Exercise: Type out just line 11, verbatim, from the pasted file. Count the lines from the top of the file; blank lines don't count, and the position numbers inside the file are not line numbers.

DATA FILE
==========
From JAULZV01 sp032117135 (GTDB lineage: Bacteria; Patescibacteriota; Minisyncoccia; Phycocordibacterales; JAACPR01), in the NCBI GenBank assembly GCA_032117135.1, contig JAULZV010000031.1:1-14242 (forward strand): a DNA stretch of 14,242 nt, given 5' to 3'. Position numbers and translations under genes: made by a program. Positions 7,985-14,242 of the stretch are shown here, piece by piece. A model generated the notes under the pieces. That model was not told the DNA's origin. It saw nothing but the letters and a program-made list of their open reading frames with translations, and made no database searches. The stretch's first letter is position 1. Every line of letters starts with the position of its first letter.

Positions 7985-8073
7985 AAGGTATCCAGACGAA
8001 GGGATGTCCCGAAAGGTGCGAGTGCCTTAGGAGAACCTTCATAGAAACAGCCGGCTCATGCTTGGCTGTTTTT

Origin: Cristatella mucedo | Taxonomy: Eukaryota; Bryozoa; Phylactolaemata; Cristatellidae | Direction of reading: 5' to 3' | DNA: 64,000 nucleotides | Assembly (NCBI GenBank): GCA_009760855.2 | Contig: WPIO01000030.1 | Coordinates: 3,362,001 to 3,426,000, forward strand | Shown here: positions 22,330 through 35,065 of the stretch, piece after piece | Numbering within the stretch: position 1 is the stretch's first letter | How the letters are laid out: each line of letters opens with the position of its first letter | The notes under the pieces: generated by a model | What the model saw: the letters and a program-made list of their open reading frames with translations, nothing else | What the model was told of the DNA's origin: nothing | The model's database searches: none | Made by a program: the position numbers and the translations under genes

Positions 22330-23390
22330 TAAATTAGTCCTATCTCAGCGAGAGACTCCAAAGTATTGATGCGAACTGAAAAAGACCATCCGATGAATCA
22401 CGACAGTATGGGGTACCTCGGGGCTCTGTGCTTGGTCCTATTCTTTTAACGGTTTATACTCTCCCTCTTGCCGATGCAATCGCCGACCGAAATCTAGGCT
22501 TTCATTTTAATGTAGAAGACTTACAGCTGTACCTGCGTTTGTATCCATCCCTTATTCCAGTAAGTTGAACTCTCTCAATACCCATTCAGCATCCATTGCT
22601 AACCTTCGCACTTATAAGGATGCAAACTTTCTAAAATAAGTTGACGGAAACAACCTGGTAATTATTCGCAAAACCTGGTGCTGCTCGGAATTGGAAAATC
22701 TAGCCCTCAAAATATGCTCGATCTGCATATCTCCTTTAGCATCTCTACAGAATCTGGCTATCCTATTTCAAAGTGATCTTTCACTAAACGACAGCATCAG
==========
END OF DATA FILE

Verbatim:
22701 TAGCCCTCAAAATATGCTCGATCTGCATATCTCCTTTAGCATCTCTACAGAATCTGGCTATCCTATTTCAAAGTGATCTTTCACTAAACGACAGCATCAG